IE 11 is not supported. For an optimal experience visit our site on another browser.

Former Military Service Secretaries Join Lawsuit Opposing Trump Transgender Ban

They weighed in on behalf of eight servicemembers who claim Trump's order amounts to unconstitutional discrimination.
This file photo taken on July 26, 2017 shows protesters gathering in front of the White House in Washington, DC.Paul J. Richards / AFP - Getty Images

WASHINGTON — Three former secretaries of the military services from the Obama administration added their voices Thursday to a lawsuit challenging President Donald Trump's order to bar transgender service members.

They weighed in on behalf of eight servicemembers who claim the order amounts to unconstitutional discrimination. The three are former Army secretary Eric Fanning, former Navy secretary Raymond Mabus Jr. and former Air Force secretary Deborah Lee James.

All three submitted declarations saying that a Pentagon group looked at the transgender issue in 2015 and concluded that "transgender people should be permitted to serve openly" in the armed forces and that banning them would require "the discharge of highly trained and experienced service members, causing unexpected vacancies in operations units, and requiring the expensive and time-consuming recruitment and training of replacement personnel."

Their statements came in a motion seeking an immediate stop to enforcing the transgender ban. It was filed by the National Center for Lesbian Rights and GLBTQ Legal Advocates and Defenders.

"Ripping trained, experienced servicemembers out of our armed forces — for no reason other that who they are — will leave gaping holes in our defense," said NCLR's Shannon Minter.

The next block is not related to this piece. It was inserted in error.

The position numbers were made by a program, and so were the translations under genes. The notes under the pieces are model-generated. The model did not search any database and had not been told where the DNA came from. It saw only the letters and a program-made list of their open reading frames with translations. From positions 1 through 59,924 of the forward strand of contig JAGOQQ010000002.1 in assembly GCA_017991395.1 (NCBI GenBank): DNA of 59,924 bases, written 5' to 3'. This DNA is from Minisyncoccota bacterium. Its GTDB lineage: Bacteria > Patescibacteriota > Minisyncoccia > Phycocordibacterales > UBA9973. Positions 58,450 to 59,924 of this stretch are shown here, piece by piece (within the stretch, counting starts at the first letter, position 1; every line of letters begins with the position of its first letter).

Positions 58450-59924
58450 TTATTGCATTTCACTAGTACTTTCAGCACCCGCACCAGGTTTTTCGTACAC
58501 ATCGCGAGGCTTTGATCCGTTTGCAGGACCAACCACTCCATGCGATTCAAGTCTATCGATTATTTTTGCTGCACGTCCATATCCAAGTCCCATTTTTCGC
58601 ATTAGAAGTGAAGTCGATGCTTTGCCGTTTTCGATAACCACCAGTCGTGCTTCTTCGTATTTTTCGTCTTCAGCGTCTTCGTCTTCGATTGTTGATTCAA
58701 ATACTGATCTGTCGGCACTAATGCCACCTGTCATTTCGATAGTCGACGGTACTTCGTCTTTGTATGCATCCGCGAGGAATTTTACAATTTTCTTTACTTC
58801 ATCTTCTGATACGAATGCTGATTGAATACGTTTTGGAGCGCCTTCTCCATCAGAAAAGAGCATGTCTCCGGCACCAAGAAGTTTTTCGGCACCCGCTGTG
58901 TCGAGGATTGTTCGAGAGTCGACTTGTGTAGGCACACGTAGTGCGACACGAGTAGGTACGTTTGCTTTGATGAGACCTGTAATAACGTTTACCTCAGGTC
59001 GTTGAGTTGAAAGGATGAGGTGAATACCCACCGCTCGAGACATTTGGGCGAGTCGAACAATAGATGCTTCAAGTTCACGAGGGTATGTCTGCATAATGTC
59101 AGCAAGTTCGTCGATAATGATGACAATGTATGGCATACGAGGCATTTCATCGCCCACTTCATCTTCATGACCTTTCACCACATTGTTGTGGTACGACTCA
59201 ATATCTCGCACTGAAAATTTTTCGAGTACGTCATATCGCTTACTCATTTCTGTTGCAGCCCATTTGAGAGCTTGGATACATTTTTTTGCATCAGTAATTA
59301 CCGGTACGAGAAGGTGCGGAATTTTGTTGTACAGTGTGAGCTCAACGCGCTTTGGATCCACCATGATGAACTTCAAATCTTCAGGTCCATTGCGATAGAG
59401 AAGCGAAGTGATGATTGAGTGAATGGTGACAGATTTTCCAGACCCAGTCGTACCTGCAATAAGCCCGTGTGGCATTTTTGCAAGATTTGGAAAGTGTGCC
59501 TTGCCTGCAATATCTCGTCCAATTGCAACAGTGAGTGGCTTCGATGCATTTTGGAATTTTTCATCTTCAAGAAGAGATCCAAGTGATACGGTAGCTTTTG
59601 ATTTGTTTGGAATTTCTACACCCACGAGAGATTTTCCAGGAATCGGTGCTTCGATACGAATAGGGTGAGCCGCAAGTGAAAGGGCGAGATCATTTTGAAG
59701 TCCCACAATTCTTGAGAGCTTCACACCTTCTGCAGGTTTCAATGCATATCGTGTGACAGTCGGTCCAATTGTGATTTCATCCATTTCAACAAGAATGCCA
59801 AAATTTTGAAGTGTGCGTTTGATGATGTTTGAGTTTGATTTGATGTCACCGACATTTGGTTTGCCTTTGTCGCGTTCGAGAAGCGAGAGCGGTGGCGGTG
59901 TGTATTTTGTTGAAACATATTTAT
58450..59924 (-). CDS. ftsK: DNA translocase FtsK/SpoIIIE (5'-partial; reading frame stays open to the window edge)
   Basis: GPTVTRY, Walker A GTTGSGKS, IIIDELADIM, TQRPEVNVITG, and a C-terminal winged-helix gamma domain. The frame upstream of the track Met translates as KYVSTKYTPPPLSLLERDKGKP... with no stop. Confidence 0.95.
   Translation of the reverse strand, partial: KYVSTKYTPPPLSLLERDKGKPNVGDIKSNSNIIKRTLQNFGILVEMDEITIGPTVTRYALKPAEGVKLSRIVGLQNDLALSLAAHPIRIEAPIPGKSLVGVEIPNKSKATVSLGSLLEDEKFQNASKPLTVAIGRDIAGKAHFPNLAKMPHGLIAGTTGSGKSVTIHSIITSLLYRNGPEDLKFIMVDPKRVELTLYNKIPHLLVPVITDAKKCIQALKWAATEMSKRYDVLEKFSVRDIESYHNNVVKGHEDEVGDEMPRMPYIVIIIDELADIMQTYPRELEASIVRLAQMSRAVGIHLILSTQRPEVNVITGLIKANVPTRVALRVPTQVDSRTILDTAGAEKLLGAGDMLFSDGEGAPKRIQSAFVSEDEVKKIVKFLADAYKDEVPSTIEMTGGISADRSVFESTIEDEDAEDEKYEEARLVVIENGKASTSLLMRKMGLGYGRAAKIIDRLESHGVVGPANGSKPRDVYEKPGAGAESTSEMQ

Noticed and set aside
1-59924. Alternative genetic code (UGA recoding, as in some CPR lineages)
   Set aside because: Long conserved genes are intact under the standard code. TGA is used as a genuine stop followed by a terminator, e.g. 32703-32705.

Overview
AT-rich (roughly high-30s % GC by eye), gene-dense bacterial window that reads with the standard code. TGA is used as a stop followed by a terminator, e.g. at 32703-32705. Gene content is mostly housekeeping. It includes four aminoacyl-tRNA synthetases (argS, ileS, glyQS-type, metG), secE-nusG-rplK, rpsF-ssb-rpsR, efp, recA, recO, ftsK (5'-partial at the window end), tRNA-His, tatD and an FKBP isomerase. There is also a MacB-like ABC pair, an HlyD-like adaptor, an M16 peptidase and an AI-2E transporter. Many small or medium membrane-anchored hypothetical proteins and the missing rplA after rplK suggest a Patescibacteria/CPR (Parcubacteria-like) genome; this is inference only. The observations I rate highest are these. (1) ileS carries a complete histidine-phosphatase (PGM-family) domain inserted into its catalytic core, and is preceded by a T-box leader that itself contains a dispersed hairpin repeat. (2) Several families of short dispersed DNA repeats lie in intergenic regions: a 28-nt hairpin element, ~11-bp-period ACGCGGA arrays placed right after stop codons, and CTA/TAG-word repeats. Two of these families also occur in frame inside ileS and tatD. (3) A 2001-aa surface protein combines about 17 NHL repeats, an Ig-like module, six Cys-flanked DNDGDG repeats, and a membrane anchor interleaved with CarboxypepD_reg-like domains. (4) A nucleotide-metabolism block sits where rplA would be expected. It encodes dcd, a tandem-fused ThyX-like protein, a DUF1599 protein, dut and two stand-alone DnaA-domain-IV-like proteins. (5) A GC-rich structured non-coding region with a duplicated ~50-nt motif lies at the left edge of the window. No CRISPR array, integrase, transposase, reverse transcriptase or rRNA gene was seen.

"These plaintiffs are dedicated professionals who simply wish to be treated the same. They meet the same standards, do the same work and want nothing more than the chance to continue serving our country," he added.

Defense Secretary James Mattis said August 29 that for now, the current policy remains in effect while the Pentagon studies how to carry out the president's order while promoting military readiness and unit cohesion.

Mattis denied Thursday that he was resisting the president's order by calling for the study. "He wouldn’t have given me the time if it didn’t need some kind of review," he said.

“So on the one hand you want as many Americans to serve as possible and on the other hand, effectiveness and lethality and deploy-ability of the military. Those bookends exist."

Once the recommendations of the study panel are offered, Mattis said he would advise the president on how to carry out the transgender ban. "He’s told me what he wanted in theory, in broad terms, and now he’s leaving it up to me."

In addition to six unnamed plaintiffs, the lawsuit was brought on behalf of Regan Kibby, a midshipman at the U.S. Naval Academy, and Dylan Kohere, an ROTC student at the University of New Haven.

The president's ban "ruins transgender servicemembers lives," Kibby said, "for no reason other than who they are."